Maine Organic Farmers and Gardeners Association
Calendar

Calendar

The following is a list of events taking place around the country – and the world!

Most of the events are organized or co-sponsored by MOFGA but other events are listed as well.

Visit the MOFGA Events page. Interested in giving a workshop for MOFGA? Please complete this form.

Great Maine Apple Day

 

Celebrate the history, flavor and tradition of Maine apples!

Sunday, October 13, 2019
12 noon to 4:00 p.m. rain or shine
Doors open at 11:30 a.m.
Common Ground Education Center
294 Crosby Brook Road, Unity, Maine


$4 general admission
$2 MOFGA members
Children are free!

WORKSHOPS

  • Making Great Cider (and hard cider tasting) with Abbey Verrier and Angus Deighan of Rocky Ground Cider
  • How to Keep Apple Trees Alive & Healthy with Glen Koehler of University of Maine Cooperative Extension
  • Growing Hazelnuts in Maine with Will Bonsall, homesteader, author and director of the Scatterseed Project
  • Erosion Control in the Maine Heritage Orchard, tour and discussion with Laura Sieger of MOFGA

TASTINGS AND CONTESTS!

  • Cider tastings
  • Apple variety tastings
  • Apple pie and dessert contest

GOING ON ALL DAY!

  • Educational fruit displays
  • Local goods for sale: apple pastries, soup, bread, tea, handmade crafts and more
  • Apple Identification – see note below
  • A variety of vendors including Fedco Trees and Organic Growers Supply, the Maine Tree Crop Alliance and local, organic orchards selling from their fall crop of apples and pears

TIPS FOR GETTING APPLES IDENTIFIED

If you have a favorite apple tree and would love to know what kind it is, this is your chance! Visit us at Great Maine Apple Day for help.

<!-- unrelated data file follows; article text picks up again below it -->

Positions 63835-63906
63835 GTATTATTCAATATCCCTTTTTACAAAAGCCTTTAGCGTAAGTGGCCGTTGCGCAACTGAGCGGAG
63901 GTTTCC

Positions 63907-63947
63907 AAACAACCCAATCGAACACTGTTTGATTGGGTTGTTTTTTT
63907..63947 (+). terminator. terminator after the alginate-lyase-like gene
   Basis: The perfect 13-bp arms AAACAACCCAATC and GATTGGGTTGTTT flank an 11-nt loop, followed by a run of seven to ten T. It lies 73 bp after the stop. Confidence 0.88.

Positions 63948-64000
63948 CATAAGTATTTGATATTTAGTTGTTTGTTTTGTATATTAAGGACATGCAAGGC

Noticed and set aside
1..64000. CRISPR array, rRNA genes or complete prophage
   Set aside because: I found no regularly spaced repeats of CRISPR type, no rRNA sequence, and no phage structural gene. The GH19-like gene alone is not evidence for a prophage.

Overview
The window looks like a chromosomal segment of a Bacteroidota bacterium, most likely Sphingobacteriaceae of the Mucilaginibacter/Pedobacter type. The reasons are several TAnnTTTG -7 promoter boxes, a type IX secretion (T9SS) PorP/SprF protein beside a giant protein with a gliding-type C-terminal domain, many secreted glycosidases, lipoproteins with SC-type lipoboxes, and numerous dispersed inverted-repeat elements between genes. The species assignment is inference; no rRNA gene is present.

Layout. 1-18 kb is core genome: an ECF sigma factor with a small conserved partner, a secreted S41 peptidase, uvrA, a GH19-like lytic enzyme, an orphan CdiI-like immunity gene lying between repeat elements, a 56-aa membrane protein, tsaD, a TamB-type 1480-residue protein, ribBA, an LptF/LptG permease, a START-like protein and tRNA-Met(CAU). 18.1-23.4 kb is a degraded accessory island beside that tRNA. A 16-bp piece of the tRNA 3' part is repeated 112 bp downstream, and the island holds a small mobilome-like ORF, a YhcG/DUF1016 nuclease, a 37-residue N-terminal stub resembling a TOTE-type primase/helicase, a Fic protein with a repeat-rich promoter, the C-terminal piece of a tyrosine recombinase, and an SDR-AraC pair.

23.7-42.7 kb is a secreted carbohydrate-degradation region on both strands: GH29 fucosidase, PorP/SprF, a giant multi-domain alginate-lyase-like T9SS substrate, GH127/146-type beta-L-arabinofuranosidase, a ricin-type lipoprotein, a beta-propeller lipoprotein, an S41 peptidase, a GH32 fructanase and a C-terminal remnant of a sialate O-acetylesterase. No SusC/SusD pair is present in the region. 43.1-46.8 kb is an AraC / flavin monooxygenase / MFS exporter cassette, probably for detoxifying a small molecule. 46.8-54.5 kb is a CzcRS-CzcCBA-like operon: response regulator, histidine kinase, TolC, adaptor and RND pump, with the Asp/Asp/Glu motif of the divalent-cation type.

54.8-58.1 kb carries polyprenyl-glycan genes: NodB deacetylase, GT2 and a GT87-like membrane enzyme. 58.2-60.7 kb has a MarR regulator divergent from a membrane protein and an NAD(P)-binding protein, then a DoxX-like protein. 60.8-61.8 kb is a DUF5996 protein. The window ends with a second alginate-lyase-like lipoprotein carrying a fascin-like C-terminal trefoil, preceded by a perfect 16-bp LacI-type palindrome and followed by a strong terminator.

Identifying apples is a collaborative process. Our goal is to ID your apple, but we need your help! The more information you give us, the better the chance that we'll be successful in doing an ID.

  1. Bring 3-6 apples per variety. One apple can be deceiving. Six are not.
  2. Put the apples in labeled paper bags. Apples like paper bags better. They sweat and rot quickly in plastic.
  3. Write your contact information on each bag: your name, location of the apple tree, your snail mail address, phone number and email address. The tree location is particularly important to the ID.
  4. The tree itself also holds clues. Do you have a seedling or a grafted tree? If your apple tree is grafted, we should be able to identify it for you. If your apple tree grew from seed, it is new and unique and has no name until you give it one. If you want/can, bring a few photos of the tree. The photos can be taken any time of year, although winter is best. One or two of the photos should be of the whole tree and at least one should be a closeup of the trunk from about ten feet away.

Sponsored by MOFGA, Fedco, and the University of Maine Cooperative Extension

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